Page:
The front page of today's Wall Street Journal trumpets "Stocks Recapture 9000 on Profit Surprise." I can't think of a better example to underscore one of the key principles we have been trying convey on this site for the past several months: the capital markets are driven by changes in future expectations. When pessimism is high, the market is often setting up for a reversal in expectations. And when negative expectations reverse, the ensuing rally can be spectacular.
The current reversal is no different. Here's an excerpt from the Journal article:
The rally that began March 9, when the Dow closed at a 12-year low of 6547.05, now has sent the blue-chip average through 7000, 8000 and 9000, for a gain of 38.5% in less than five months. This marks the biggest percentage gain in such a short time since 1975, according to Ned Davis Research.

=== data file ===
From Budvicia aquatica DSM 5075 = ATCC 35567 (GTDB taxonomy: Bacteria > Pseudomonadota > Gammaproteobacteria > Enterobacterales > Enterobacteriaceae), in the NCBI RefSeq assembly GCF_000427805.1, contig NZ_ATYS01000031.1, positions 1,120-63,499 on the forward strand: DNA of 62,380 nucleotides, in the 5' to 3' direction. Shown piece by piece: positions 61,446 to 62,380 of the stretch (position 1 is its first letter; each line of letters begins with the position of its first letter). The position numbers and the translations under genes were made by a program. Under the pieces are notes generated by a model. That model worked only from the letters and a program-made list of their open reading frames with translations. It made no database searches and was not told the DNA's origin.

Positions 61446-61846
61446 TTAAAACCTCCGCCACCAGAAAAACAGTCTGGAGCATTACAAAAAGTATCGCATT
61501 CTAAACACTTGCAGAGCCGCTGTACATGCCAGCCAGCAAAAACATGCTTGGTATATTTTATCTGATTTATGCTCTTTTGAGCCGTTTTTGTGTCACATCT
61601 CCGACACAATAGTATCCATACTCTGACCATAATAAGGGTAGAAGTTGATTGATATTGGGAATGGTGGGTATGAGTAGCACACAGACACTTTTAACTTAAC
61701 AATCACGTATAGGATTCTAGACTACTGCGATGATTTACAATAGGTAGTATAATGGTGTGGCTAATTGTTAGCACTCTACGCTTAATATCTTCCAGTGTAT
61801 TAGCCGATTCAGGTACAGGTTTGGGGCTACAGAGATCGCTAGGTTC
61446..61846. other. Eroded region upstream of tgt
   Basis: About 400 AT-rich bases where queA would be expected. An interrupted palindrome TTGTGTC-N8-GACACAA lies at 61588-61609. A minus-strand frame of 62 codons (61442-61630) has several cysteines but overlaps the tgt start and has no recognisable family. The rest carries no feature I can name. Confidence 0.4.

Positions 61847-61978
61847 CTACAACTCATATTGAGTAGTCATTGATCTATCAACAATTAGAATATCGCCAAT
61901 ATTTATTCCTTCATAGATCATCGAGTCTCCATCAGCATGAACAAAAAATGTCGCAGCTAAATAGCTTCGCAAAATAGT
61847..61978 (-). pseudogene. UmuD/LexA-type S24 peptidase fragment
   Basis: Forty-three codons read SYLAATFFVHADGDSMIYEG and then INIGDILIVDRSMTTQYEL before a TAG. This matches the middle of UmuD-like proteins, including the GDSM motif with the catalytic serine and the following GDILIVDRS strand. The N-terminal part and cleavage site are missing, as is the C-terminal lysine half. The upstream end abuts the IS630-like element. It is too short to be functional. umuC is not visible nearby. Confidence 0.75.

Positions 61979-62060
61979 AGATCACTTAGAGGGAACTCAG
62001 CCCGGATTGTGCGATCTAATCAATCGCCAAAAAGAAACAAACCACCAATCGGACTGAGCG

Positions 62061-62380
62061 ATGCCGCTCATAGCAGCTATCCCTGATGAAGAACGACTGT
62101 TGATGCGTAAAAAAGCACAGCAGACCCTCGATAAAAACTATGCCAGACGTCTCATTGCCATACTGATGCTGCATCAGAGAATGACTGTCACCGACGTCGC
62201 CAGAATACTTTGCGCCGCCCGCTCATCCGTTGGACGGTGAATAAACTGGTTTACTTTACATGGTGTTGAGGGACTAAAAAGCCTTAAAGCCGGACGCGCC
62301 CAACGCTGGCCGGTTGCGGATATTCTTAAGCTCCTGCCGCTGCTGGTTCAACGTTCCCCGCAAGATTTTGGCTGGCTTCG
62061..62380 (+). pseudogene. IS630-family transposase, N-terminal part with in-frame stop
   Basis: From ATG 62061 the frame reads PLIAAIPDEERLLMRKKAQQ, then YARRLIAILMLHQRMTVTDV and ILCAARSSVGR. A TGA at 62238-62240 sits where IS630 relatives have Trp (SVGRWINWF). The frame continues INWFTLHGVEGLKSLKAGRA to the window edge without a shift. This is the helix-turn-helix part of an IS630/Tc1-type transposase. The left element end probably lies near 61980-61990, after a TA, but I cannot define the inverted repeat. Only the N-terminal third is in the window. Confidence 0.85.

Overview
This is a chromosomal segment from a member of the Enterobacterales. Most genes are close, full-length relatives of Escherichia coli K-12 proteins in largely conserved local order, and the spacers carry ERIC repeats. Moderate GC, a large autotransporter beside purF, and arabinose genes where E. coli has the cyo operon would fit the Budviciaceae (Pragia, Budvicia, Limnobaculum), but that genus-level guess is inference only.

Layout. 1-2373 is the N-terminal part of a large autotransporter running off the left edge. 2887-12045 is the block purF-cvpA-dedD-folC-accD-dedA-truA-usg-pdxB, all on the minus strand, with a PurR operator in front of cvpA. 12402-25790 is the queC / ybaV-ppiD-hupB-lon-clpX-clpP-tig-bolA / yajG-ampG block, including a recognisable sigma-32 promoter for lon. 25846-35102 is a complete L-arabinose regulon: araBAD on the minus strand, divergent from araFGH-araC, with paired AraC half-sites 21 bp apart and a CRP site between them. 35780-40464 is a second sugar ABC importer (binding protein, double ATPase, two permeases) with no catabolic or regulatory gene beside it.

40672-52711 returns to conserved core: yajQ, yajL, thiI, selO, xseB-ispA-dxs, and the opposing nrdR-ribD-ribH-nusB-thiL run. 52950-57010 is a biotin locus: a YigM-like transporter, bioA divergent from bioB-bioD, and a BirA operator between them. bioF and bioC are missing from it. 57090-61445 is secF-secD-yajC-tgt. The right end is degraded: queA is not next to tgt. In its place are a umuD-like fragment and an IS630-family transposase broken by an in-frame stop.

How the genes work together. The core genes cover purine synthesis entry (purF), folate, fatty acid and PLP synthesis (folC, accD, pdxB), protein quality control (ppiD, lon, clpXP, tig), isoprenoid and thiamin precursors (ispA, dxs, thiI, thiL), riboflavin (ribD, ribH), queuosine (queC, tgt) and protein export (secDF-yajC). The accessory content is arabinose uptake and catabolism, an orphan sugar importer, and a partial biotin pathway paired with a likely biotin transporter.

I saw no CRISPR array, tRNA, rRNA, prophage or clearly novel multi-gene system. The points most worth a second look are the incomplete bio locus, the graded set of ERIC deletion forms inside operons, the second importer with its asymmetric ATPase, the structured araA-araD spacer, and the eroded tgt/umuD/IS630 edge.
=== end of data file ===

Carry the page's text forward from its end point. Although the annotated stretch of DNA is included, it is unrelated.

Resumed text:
Some pundits are claiming that stocks prices are unrealistically high given the deep economic troubles we still face. Others worry that the market is "due for a correction" simply because we have crossed 9000 on the Dow. But both arguments really miss the point: The markets look forward. While traders might need to worry about a correction from a given level, investors need to stay focused on two things: reward for risk and relative value. On both dimensions, the gains in U.S. stocks look very sustainable.